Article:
Self Love and Christian Ethics

Self Love and Christian Ethics

Self Love and Christian Ethics

Self Love and Christian Ethics

Synopsis

The contemporary moral climate encourages self love but deprives the individual of the resources needed to discern what it means to love oneself. Christian ethical ambivalence about self love complicates matters further. This book draws on theological accounts to assert that self love requires honesty to oneself and in acts and relationships. The arguments thereby call upon ethicists to revisit ontological accounts of the self.

Excerpt

This book is the twenty-third in the series New Studies in Christian Ethics. It shows extensive points of contact and critical dialogue with other books in the series. Darlene Weaver uses the influential framework provided by Susan Parsons in her Feminism and Christian Ethics for analyzing differing accounts of feminist ethics. She also has significant points in common with Jean Porter's Moral Action and Christian Ethics and with Lisa Cahill's Sex, Gender and Christian Ethics. However it is StanleyRudman's Concepts of Persons and Christian Ethics and William Schweiker's Responsibility and Christian Ethics that provide her with the most sustained dialogue partners.

Both Darlene Weaver and StanleyRudman argue that many recent philosophical understandings of selfhood are too limited. Indeed, Weaver suggests that they 'truncate the self. ' Both authors are convinced that a notion of self-in-relation-to-God offers a much richer account of selfhood and personhood than anysecular understanding. For Weaver it is the belief that 'the person is created to love God' that is fundamental to this richer account. In the process of arguing this, both authors have kept carefullyto the two key aims of the series as a whole – namelyto promote monographs in Christian ethics which engage centrallywith the present secular moral debate at the highest possible intellectual level and, secondly, to encourage contributors to demonstrate that Christian ethics can make a distinctive contribution to this debate.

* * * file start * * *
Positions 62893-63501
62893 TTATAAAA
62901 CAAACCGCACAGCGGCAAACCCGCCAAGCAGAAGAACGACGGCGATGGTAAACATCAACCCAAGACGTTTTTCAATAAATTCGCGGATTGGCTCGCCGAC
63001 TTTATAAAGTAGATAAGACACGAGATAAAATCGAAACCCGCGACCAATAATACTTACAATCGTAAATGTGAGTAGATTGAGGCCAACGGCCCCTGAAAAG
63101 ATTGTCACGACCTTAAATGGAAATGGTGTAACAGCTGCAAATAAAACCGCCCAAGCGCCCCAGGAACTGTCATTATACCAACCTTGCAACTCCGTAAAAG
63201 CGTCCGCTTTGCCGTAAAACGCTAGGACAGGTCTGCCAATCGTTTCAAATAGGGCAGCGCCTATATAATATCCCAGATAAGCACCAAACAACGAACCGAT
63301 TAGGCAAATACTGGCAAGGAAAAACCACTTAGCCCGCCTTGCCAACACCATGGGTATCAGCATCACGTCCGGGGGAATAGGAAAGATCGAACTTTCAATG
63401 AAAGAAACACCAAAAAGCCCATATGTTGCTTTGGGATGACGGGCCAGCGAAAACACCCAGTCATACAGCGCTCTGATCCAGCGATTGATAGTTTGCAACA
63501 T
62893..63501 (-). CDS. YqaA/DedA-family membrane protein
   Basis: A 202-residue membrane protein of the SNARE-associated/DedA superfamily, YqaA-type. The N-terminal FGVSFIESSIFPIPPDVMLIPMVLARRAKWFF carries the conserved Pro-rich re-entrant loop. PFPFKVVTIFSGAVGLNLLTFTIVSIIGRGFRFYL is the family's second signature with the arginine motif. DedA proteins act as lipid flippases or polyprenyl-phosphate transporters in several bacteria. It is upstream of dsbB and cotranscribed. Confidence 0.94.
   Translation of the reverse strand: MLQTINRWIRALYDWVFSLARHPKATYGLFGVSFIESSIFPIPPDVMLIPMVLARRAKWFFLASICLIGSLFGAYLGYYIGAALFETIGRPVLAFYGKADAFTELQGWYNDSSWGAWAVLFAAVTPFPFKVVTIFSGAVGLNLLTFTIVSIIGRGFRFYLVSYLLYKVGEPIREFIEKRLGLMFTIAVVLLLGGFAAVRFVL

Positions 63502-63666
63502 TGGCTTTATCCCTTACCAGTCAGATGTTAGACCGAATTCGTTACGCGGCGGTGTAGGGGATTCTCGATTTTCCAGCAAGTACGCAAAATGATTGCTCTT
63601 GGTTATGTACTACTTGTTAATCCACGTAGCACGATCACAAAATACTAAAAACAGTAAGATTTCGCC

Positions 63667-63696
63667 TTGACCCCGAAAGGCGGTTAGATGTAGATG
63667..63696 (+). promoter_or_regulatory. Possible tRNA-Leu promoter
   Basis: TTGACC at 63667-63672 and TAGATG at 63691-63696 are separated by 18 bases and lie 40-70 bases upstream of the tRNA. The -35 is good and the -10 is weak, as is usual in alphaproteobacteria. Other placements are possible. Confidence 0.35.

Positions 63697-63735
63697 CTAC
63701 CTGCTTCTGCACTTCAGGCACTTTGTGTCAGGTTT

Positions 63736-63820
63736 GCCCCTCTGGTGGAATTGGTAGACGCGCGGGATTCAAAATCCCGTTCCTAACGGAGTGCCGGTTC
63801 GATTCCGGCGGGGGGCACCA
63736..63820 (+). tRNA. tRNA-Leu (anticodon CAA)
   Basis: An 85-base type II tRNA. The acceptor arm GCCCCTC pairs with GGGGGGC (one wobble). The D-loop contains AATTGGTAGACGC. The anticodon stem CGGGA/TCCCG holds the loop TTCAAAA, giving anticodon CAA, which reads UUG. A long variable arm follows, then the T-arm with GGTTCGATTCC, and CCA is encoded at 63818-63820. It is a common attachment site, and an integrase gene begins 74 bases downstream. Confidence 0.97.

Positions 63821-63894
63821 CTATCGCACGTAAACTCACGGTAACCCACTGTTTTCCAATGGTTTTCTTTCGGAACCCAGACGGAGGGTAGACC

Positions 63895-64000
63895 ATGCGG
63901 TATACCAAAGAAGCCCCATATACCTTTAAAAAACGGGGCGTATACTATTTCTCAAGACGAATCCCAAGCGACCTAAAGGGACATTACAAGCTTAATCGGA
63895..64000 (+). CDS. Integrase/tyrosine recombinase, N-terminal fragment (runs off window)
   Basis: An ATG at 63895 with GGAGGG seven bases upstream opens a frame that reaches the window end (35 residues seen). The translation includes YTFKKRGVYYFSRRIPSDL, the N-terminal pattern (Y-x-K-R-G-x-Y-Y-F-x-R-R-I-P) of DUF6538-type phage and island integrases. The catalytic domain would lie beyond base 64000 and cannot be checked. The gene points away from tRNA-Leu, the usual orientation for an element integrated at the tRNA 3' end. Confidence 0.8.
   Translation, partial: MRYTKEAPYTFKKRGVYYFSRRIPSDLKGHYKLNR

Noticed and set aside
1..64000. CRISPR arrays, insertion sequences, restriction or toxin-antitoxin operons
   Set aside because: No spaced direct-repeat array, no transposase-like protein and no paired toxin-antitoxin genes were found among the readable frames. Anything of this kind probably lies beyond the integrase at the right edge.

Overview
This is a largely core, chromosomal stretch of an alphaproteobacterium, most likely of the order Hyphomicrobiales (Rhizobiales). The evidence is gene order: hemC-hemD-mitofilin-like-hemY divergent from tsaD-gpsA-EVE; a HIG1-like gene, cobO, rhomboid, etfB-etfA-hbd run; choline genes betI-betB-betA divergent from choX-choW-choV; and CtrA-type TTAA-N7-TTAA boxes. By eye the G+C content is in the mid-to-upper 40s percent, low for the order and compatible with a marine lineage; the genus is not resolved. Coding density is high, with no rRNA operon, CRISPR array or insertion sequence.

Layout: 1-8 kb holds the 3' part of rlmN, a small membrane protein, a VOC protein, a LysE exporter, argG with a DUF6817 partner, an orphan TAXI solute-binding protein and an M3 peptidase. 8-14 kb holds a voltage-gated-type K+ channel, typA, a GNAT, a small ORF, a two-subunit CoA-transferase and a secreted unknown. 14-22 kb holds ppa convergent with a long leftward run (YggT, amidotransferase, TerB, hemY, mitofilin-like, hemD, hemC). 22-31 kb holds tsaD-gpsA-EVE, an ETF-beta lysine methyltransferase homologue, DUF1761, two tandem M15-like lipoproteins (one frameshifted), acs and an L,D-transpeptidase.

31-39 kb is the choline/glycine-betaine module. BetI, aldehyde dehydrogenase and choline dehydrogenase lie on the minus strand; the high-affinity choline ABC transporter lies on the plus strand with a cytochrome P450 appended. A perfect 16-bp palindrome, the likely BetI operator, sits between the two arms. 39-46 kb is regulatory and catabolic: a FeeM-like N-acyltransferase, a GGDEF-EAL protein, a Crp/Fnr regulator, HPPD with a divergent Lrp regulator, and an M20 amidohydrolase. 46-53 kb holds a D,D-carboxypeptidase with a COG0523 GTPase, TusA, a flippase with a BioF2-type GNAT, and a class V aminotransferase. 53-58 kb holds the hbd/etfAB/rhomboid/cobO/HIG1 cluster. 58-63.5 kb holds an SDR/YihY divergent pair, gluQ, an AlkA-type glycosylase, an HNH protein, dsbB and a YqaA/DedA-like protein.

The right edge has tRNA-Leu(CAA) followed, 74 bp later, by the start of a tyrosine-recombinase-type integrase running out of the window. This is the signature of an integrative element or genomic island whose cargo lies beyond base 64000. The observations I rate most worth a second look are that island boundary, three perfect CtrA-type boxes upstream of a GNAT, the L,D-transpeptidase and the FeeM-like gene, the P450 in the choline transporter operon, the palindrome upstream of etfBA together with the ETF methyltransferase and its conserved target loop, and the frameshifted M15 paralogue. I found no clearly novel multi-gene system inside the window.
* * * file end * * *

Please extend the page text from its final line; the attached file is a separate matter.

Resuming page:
The original feature of this particular book is that it explores and defends the notion of 'self love. ' Properly understood, Darlene Weaver maintains, self love is 'reflexive, embodied, and interpretive. ' This sophisticated understanding – quite different from shallow modern notions of 'self-realization' or 'autonomy' – owes much . . .

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